Turkey took two major decisions on Feb. 27, in the wake of a deadly airstrike on Turkish forces in Syria. The first decision was to launch Operation Peace Shield against Bashar Assad’s forces in Idlib before the Turkish president’s deadline for a regime withdrawal. At the same time, the Turkish government announced that it would no longer stop refugees seeking to reach Europe.
Both of those decisions served as a very clear message to Western governments that ignored the unfolding crisis in Idlib and mounted pressure on Turkey to keep refugees away. They are a reminder the situation in Idlib matters not just to the Turks but also to Europe and the rest of the world. By targeting the Assad regime, Ankara proved wrong observers, who believed that Turkey would have to back down as a result of its military casualties. At the same time, the Turks internationalized the crisis, compelling Europe to share the burden of refugees.
Turkey knows all too well that its potential withdrawal from Idlib would inevitably lead to a retreat from the three Turkish-enforced safe zones in northern Syria, hence Ankara’s commitment to a harsh military response, which involves showcasing its domestic capabilities.
With the help of Turkish-made armed drones, Operation Peace Shield dealt a heavy blow to the Bashar Assad regime. The number of destroyed regime targets keeps growing. Judging by the targets, Turkey is getting ready for a ground offensive to drive regime forces out of the Sochi demarcation line.
President Recep Tayyip Erdoğan’s recent statements signal his firm commitment to targeting the Assad regime: “If regime forces do not leave the designated area, they will be left with no heads on their shoulders. It is our duty to destroy anyone that places at risk our dear soldiers. We will crush this oppressive regime, just as we have cracked down on terrorist groups, including Daesh, the PKK and FETÖ (Gülenist Terror Group), that targeted our nation.” To be clear, those have been some of Erdoğan’s statements on the Assad regime since the civil war started in 2011. Likewise, Turkey’s current military campaign represents the strongest response to regime forces on the ground.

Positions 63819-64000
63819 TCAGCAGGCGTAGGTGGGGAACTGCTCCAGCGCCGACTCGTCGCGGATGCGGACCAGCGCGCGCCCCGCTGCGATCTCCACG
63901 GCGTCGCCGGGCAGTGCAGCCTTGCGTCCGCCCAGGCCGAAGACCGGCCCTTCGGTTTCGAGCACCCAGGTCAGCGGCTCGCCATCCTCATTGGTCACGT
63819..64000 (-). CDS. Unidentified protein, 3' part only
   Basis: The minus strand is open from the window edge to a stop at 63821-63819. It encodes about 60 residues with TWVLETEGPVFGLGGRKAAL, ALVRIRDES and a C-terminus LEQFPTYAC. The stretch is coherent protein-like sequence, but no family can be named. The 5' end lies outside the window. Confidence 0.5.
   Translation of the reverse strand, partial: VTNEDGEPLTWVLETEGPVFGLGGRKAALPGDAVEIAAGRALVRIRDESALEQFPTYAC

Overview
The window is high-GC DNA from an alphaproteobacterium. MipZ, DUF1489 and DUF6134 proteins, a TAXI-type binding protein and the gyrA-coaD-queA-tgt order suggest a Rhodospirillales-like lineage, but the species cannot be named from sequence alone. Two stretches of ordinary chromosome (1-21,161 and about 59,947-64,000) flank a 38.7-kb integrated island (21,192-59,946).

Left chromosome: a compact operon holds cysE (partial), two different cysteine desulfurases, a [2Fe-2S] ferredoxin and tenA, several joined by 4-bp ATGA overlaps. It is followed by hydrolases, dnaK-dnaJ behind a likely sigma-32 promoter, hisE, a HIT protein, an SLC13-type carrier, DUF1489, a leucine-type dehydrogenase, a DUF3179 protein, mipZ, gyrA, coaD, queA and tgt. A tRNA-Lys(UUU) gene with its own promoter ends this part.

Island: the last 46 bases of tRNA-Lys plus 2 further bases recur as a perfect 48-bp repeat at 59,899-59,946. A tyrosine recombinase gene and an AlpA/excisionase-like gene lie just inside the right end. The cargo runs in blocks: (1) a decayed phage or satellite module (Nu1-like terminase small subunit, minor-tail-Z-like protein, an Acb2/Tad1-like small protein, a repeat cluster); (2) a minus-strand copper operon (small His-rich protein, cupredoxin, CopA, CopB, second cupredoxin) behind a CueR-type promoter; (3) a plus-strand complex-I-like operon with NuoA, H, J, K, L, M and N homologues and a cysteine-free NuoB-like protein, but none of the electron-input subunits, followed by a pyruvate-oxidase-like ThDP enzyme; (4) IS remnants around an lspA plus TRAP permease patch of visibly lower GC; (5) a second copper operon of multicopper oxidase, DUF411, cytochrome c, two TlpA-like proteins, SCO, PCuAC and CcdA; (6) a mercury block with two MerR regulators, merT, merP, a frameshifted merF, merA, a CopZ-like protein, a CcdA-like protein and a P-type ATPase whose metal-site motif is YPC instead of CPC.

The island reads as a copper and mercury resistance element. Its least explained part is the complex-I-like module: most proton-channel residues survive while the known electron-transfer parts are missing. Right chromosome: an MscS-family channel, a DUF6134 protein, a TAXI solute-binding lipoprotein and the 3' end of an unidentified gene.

Operation Peace Shield has a clear objective: Turkey wants to avoid a war of attrition with Russia and the Assad regime in Idlib. If anything, the Turks support a return to the Sochi agreement. In other words, the operation aims to stop a humanitarian catastrophe, which has already displaced millions of people, and to crack down on terrorist groups. For this purpose, Turkey offers to establish a safe zone in Idlib and effectively lays the groundwork for it. Let us recall that Assad, who pushed 1.5 million civilians toward the Turkish border, is responsible for the current crisis. Ahead of his March 5 meeting with President Erdoğan, Vladimir Putin took a positive step by announcing that he did not intend to go to war with anyone. Until that meeting, Turkey will continue to strike regime targets and prepare for a ground offensive. Therefore, all eyes are fixed on the two leaders’ meeting. A new agreement will serve the interests of both nations since Russia cannot wrap up the Syrian civil war without Turkish support.
Turkey’s decision to allow refugees to leave for Europe, too, was quite significant. The Turks repeatedly urged the European Union to abide by the 2016 refugee deal and called on Europeans to do something about the humanitarian crisis in Idlib. The EU responded with inaction. Yet the prospect of 1.5 million additional refugees ending up in Turkey was the final straw. Turkey now tells Brussels that illegal immigration is a European problem, too, and that the Europeans can no longer ignore their responsibilities. Over 100,000 people have reportedly left Turkey for Greece and Bulgaria. The number is expected to reach millions shortly. The Europeans need to stop whining and come up with concrete measures, fast.
European officials who have been telling Turkey to stop complaining because Ankara was receiving EU money should never forget how Erdoğan offered Angela Merkel 100 million euros to send all the refugees to Germany. They should not offer a new deal involving several billion euros, either. The burden of refugees is heavy, and Europe is dealing with Erdoğan, not just another national leader.